For those living in the midst of the battle, the pledge to keep Keystone out of America is rooted in all these concerns, but protection of their own land takes the struggle to a personal level.
Standing in solidarity with American farmers
Harrington-Kleinschmidt’s farmland in Nebraska’s York County dates back five generations. After her father passed away, more than 2,000 acres of farmland was passed down to her and her three sisters, who now manage the farm.
Like other Nebraska farmers, Harrington-Kleinschmidt learned about Keystone XL when TransCanada submitted its first pipeline route proposal. During that time, the map didn’t impact her area — but it did impact her brother-in-law’s land, located roughly 20 miles north of her property.
“He was wrestling with TransCanada for two or three years,” she told Mint Press News. “I was aware that he was having these issues, but I felt like, well, it doesn’t affect me, so I didn’t learn any more about it at the time.”
That all changed when TransCanada changed its proposal, settling on a route that went directly through her farmland. Unlike other farmers in Nebraska, Harrington-Kleinschmidt has refused to sign any agreements with TransCanada. Instead, she’s relied on the legal counsel of the Nebraska Easement Action Team, which provides free assistance to farmers battling TransCanada and their lengthy, complicated easement proposals.
From her work with the team, Harrington-Klein learned a thing or two about the easements presented by TransCanada and discovered it wasn’t in the best interest of her or her family to sign.
“It’s a very dangerous thing,” she told Mint Press News. “It’s a perpetual easement. TransCanada would own that easement forever. They offer a one-time payment to the landowner to put that dirty thing in the ground, and it’s not like they’re going to pay you every year.”
Harrington-Klein’s land hosts corn and soybean crops, which she rotates every year to keep the soil healthy. In her eyes, it’s the most valuable farmland in the nation, if not the world, as it’s flat, sits in the midst of an area known for its fertile soil, and is near the Ogallala Aquifer, which the Sierra Club considers one of the world’s largest supplies of groundwater.
She’s concerned about the impact Alberta tar sand extraction has on global climate change, and she doesn’t like the idea of more than 800,000 barrels of thick tar sand oil running under her property every single day — not only because of what it represents, but because of the threat it poses to her land.
For Harrington-Klein and her neighbors, it’s a not a matter of if a spill will occur, but when. Aside from contaminating farmland and fertile soil, there’s concern over contamination of the Ogallala, which provides water to eight states for drinking, irrigation and livestock watering purposes, according to the U.S. Geological Survey, as noted in the Journal Star.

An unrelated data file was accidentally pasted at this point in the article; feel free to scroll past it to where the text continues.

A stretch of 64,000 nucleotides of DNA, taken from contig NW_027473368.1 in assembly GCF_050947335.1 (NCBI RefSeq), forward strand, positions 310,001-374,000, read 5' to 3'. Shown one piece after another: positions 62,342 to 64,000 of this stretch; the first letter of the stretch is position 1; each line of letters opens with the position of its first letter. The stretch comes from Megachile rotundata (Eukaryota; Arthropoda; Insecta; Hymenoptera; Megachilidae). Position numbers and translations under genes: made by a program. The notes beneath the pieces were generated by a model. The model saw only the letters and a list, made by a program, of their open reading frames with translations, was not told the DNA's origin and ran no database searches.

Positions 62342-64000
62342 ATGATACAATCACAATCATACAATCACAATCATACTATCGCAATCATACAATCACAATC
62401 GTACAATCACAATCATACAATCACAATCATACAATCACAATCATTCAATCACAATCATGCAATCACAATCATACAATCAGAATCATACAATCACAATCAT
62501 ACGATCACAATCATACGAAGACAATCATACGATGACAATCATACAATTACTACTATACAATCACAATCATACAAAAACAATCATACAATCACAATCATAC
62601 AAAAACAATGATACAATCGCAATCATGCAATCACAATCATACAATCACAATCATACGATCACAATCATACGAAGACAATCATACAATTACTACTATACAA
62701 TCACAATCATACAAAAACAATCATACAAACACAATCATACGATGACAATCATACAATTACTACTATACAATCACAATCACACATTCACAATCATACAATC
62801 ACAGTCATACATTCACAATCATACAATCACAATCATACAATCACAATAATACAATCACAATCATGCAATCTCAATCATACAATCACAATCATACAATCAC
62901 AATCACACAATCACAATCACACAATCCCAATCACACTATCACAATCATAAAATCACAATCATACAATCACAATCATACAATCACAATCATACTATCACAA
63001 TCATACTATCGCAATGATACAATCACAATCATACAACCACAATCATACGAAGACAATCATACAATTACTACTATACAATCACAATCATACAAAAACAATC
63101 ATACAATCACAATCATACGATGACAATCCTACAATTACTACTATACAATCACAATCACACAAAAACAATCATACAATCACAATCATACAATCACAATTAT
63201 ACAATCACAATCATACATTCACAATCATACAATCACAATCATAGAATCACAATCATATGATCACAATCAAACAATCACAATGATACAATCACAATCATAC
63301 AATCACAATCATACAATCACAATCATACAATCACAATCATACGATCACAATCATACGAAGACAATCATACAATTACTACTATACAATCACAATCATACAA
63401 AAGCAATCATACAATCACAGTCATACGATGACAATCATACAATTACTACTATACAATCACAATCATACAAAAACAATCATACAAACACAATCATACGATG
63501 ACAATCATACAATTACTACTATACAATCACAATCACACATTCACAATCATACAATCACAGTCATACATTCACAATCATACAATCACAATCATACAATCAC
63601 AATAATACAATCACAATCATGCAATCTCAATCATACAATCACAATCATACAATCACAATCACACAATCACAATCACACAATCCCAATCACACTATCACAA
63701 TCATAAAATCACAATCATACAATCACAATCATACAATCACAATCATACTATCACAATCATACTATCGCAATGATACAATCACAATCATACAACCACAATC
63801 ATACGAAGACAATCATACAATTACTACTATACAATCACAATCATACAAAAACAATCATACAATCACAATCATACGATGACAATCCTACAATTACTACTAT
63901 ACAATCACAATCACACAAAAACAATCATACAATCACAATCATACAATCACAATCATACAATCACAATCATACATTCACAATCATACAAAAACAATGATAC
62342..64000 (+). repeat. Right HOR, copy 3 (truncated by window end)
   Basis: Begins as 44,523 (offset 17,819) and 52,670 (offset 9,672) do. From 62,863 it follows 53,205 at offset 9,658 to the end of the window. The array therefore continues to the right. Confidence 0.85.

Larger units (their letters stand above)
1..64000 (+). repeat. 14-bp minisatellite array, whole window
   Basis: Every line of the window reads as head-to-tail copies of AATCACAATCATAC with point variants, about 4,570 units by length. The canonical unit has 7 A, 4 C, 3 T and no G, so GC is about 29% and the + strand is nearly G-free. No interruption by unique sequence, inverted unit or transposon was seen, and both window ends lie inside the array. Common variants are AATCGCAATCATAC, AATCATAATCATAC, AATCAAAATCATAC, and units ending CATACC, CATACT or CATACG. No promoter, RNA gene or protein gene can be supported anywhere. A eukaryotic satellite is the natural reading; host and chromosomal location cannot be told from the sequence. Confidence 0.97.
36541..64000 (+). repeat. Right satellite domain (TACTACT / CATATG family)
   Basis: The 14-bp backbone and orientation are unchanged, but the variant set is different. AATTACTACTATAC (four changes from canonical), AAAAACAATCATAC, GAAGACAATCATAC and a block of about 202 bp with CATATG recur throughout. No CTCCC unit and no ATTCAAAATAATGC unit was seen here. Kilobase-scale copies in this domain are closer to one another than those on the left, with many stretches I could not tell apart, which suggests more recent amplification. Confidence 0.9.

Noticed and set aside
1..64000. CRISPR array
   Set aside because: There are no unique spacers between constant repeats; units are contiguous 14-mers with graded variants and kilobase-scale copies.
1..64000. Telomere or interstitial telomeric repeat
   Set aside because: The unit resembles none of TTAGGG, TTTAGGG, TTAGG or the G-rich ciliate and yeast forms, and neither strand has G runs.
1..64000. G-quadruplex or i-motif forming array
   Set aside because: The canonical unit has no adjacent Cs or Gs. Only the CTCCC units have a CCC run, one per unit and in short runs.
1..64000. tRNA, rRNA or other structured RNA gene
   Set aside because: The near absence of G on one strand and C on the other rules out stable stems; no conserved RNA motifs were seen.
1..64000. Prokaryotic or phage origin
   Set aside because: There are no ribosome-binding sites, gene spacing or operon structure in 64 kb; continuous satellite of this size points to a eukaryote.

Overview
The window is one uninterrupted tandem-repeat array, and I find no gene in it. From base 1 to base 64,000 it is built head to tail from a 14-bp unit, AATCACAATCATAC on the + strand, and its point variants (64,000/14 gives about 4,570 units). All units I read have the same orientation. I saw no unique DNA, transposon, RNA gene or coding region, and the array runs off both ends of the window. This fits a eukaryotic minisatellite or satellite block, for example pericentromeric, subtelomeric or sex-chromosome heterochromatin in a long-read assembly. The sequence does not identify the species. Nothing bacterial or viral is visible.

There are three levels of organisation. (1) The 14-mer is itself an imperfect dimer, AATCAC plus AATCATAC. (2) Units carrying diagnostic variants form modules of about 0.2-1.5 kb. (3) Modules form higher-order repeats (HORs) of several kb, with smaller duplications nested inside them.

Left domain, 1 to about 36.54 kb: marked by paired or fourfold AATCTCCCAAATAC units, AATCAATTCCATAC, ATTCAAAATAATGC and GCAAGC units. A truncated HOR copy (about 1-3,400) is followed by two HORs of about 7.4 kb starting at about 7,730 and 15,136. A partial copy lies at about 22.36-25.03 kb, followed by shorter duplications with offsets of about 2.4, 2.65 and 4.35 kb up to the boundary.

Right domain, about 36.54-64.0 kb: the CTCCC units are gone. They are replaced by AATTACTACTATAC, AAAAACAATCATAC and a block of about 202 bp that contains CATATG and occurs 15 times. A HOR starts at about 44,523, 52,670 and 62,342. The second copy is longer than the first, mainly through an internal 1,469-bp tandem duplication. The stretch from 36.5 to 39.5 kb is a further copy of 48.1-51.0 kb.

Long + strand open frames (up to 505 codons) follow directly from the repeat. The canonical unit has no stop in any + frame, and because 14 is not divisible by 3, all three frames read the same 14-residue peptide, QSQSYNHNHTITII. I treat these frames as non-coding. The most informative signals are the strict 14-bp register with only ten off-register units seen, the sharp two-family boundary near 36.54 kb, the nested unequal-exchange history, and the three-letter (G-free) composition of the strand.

“It just goes right to my core, probably because of the legacy that ties to my family for five generations,” she said, “and knowing that my ancestors who worked so hard — and my sisters and I, who have shed a lot of blood, sweat and tears on that farm too. What’s so upsetting is that a foreign corporation can threaten to come and take your land from you with such a dangerous pipeline.”
Will America pull through with pledge?
The organizations that have paired with Credo Action to initiate the pledge are now attempting to draw the faint of heart into the nationwide campaign of peaceful civil disobedience.
“You shouldn’t make this pledge lighty,” the Credo post states. “We certainly don’t ask lightly. We ask in the belief that there are tens of thousands of people out there who feel as strongly about this as we do; who believe that these circumstances call for extraordinary action, and want to be part of that action in their community.”
Credo is joined by Bold Nebraska, the Rainforest Action Network and 350.org, among other environmental advocacy organizations. To prepare residents throughout the country for what’s expected to be a two-week campaign, Credo is partnering with Rainforest Action Network and The Other 98% to host local activist training sessions, where those taking part in the pledge will learn how to lead and organize local civil disobedience actions.
As of July 12, more than 750 people throughout the U.S. had signed up to lead local actions and take part in trainings, according to a press release issued by Credo. The trainings aren’t geared toward longtime environmental activists. Rather, the people who have taken interest in the pipeline debate are those who have sympathized with their friends, family members and fellow Americans who live along the route.
Harrington-Klein has a second cousin who lives in New York City. While far from the pipeline, the stories of Nebraska’s fight remain heightened in her cousin’s heart. More than 1,300 miles from York County, a sign opposing the Keystone pipeline sits in her yard.
“After all, we are the conservatives, standing up for a safe and secure future for our families. It is those we protest, those who profit from radically altering the chemical composition of our atmosphere — and the prospects for survival of humanity — they are the radicals,” the Credo pledge states.